Employers vs. Candidates

Just the other day I read an article about more people actually quitting their jobs.  I remember at this time last year, when I was still working, I would talk to my friends and the majority of them were talking about how miserable they were in their jobs but, unlike when times were good, everyone was stuck with what they had.  They had to stick it out no matter how bad things got and had to hope they didn’t get laid off.  I find it interesting that people are now actually willing to give up a pay check to quit a job and sit around and look for work.  The prospect of a new opportunity is exciting, but the work that goes a long with finding something is not as glamorous as it may seem.  As a marketer who has had international marketing and product experience, but is in the “experienced but has not managed anyone” section, times are tough. 

Earlier this week I looked at the employers point of view on interviewing candidates and today I’ve decided to look at what employers hate about candidates.  This isn’t to scare people off or to paint anyone in a bad light but more of a tip to us, job seekers, about faux pa’s we can overcome.

I know I get irritated when people in HR are being unprofessional because I feel like I have put in all of this work to draft up a resume and cover letter, put my best foot forward but then never hear anything back.  It’s like I never came in for an interview at all.  Well, I suppose I should look at their point of view and realize that I am one of at least 100 people who walk through their doors and they are just as irritated as I am.  (However, I still feel it is their job to at least let you know the outcome…)

Here are the top “annoyances” of employers and hiring managers:

1.Job seekers applying for jobs they are not at all qualified for: I know my dad would disagree because he has advised I apply for all marketing related jobs.  However, I feel like doing that may dilute my skills, if I do come across an interesting position within that company.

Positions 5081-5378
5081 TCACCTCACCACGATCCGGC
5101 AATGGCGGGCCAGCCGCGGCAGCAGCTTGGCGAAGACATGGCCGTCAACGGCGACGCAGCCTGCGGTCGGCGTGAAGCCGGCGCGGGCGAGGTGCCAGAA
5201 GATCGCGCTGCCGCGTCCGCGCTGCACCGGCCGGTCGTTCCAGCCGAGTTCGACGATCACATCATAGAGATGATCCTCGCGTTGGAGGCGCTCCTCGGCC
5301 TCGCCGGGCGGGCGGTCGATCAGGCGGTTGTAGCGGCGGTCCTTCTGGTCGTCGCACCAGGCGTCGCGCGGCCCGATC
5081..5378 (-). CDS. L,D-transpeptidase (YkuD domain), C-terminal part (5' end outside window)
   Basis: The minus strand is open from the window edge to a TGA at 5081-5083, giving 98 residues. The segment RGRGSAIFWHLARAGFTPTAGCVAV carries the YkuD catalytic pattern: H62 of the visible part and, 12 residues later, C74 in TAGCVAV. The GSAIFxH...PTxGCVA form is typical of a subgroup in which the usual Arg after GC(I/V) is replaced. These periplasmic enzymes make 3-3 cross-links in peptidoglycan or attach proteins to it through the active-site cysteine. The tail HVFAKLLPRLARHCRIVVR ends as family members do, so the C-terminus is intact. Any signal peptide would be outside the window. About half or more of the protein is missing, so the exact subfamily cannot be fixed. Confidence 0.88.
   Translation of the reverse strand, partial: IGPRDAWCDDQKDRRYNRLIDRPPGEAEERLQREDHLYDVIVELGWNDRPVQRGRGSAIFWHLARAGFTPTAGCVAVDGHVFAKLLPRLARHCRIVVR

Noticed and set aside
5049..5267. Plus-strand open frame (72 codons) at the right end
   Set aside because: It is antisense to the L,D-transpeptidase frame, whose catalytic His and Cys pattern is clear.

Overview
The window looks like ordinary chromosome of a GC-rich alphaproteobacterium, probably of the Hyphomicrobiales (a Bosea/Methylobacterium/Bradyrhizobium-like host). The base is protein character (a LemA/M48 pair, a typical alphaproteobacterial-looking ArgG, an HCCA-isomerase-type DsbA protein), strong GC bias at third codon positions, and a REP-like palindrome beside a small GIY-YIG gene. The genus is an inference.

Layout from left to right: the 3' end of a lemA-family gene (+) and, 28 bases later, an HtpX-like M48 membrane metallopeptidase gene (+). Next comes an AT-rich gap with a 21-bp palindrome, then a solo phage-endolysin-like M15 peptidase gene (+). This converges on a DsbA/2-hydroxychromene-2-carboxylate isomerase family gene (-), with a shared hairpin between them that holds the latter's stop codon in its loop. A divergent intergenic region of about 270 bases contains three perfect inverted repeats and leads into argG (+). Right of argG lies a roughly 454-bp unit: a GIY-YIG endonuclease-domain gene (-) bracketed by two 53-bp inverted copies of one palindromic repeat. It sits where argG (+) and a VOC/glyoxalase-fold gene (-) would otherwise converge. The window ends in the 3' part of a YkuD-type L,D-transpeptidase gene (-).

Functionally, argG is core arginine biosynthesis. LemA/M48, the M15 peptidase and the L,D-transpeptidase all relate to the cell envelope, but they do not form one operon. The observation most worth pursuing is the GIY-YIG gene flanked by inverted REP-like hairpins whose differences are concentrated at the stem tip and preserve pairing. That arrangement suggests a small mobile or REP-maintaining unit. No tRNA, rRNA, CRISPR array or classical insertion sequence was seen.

2. Job seekers are not following directions: We have all come across numerous job applications and quite honestly I don’t always fill them out fully, when they are on-line, because I just assume that if they have my resume, that’s all they need.  I guess not.  Fill forms out to their fullest as it may be for clerical or administrative reasons and not doing so may cause your resume to be discarded.

3. Job seekers come across unprofessional: Whether this is in terms of arriving late, chewing gum, or your resume and cover letter containing typo’s, you only get one chance in this market.  Make that first impression count.  This is a true story…I was on Facebook and someone I know from high school posted an update that read “I just realized that the last 15 jobs I applied to may not be calling back…I guess I should really learn how to spell the word SHIFT.”  Use your imagination as to what the resume may actually have read.

4. Job seekers becoming pests: We all try hard to show that we are reliable and knowledgeable candidates.  Don’t ruin all of that by constantly calling and e-mailing the hiring managers about the process or the outcome of an interview.  Keep your cool and follow-up when it is appropriate.  If they told you that the outcome will come in a week, follow-up then, not before.

Read more tips from Susan Heathfield’s article titled What Employers Hate About Job Seekers.  Tuck these tips under your hat and be aware of how you come across when interviewing.

Have a fantastic weekend and…what did you do today?

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